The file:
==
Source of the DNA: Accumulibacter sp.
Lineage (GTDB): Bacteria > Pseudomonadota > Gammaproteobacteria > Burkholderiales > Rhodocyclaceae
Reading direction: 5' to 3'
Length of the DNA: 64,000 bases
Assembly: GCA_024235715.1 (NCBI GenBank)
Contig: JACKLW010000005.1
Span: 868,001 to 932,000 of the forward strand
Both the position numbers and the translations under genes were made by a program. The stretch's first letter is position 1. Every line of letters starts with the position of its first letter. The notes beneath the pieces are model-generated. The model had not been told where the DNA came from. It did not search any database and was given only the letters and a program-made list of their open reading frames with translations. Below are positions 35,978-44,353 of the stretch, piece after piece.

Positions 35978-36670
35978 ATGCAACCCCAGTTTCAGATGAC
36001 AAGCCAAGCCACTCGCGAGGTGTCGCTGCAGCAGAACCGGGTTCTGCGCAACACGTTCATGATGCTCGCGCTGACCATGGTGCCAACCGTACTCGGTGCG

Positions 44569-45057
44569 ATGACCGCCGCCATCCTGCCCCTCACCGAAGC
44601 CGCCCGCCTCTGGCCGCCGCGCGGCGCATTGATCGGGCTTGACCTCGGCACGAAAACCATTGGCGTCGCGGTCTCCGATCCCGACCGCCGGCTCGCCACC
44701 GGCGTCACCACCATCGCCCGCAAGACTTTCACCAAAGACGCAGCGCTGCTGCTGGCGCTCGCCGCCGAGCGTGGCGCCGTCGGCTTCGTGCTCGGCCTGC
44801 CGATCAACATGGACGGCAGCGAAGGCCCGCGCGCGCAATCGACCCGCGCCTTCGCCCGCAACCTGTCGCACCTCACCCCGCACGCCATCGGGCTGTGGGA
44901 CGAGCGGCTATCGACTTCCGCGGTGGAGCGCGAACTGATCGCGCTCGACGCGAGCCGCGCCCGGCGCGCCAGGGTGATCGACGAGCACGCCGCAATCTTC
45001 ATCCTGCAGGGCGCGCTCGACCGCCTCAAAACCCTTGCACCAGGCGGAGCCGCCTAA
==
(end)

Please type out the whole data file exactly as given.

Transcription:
Source of the DNA: Accumulibacter sp.
Lineage (GTDB): Bacteria > Pseudomonadota > Gammaproteobacteria > Burkholderiales > Rhodocyclaceae
Reading direction: 5' to 3'
Length of the DNA: 64,000 bases
Assembly: GCA_024235715.1 (NCBI GenBank)
Contig: JACKLW010000005.1
Span: 868,001 to 932,000 of the forward strand
Both the position numbers and the translations under genes were made by a program. The stretch's first letter is position 1. Every line of letters starts with the position of its first letter. The notes beneath the pieces are model-generated. The model had not been told where the DNA came from. It did not search any database and was given only the letters and a program-made list of their open reading frames with translations. Below are positions 35,978-44,353 of the stretch, piece after piece.

Positions 35978-36670
35978 ATGCAACCCCAGTTTCAGATGAC
36001 AAGCCAAGCCACTCGCGAGGTGTCGCTGCAGCAGAACCGGGTTCTGCGCAACACGTTCATGATGCTCGCGCTGACCATGGTGCCAACCGTACTCGGTGCG

Positions 44569-45057
44569 ATGACCGCCGCCATCCTGCCCCTCACCGAAGC
44601 CGCCCGCCTCTGGCCGCCGCGCGGCGCATTGATCGGGCTTGACCTCGGCACGAAAACCATTGGCGTCGCGGTCTCCGATCCCGACCGCCGGCTCGCCACC
44701 GGCGTCACCACCATCGCCCGCAAGACTTTCACCAAAGACGCAGCGCTGCTGCTGGCGCTCGCCGCCGAGCGTGGCGCCGTCGGCTTCGTGCTCGGCCTGC
44801 CGATCAACATGGACGGCAGCGAAGGCCCGCGCGCGCAATCGACCCGCGCCTTCGCCCGCAACCTGTCGCACCTCACCCCGCACGCCATCGGGCTGTGGGA
44901 CGAGCGGCTATCGACTTCCGCGGTGGAGCGCGAACTGATCGCGCTCGACGCGAGCCGCGCCCGGCGCGCCAGGGTGATCGACGAGCACGCCGCAATCTTC
45001 ATCCTGCAGGGCGCGCTCGACCGCCTCAAAACCCTTGCACCAGGCGGAGCCGCCTAA